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Honored by the Glory of IslamConversion and Conquest in Ottoman Empire$
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Marc David Baer

Print publication date: 2008

Print ISBN-13: 9780195331752

Published to Oxford Scholarship Online: January 2008

DOI: 10.1093/acprof:oso/9780195331752.001.0001

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Inauspicious Enthronement

Inauspicious Enthronement

Chapter:
(p.25) 1 Inauspicious Enthronement
Source:
Honored by the Glory of Islam
Author(s):

Marc David Baer (Contributor Webpage)

Publisher:
Oxford University Press
DOI:10.1093/acprof:oso/9780195331752.003.0001

This chapter explores Mehmed IV's turbulent accession to the sultanate at the age of seven following the dethronement (and subsequent execution) of his father, Ibrahim. Nearly a week after Ibrahim was dethroned and put under house arrest, and his son Prince Mehmed became Sultan Mehmed IV, the royal family boarded a skiff at the imperial boathouse down the hill from Topkapı Palace and took a short journey up the Golden Horn to make a pilgrimage to the district of Eyüp, a fundamental part of an Ottoman sultan's enthronement. The purpose of the boy's first trip beyond the palace walls was for him to visit the city's most sacred cemetery; gird the sword of the sultanate in its most holy mosque; acquire both the charisma of a man who fought for Muhammad and that of his sultanic predecessors; ride on horseback through the city mimicking Mehmed II's triumphant path after the conquest; and, finally, to display his munificence to his subjects, who would be able to see him for the first time.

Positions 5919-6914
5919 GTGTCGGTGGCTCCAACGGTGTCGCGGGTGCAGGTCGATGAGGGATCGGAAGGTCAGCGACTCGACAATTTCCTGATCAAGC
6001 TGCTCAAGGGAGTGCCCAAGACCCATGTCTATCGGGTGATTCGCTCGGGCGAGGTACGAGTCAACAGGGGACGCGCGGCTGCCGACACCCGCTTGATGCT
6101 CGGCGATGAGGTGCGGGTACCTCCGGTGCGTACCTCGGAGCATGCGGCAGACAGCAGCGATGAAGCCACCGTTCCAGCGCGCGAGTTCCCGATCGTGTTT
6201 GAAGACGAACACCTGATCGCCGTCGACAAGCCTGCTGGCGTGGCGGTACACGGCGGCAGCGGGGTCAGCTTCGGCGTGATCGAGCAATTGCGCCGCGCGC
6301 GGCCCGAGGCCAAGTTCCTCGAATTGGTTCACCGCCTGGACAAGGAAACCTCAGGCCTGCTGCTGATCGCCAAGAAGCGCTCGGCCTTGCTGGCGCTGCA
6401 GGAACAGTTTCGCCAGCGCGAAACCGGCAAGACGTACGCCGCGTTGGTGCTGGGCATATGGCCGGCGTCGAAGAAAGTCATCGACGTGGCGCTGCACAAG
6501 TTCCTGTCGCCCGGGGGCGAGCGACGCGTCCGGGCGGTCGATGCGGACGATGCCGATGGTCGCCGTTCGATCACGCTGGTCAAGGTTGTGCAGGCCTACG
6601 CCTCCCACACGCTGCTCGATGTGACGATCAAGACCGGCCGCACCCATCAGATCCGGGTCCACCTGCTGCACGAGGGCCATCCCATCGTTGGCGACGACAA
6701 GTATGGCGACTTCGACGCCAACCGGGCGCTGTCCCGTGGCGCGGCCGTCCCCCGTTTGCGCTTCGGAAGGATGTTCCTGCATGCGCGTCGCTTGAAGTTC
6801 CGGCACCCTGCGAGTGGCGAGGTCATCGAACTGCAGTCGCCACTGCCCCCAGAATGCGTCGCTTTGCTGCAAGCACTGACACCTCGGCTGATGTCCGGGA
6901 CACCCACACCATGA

Keywords:   Mehmed IV, sultanate, Ibrahim, Eyüp, pilgrimage

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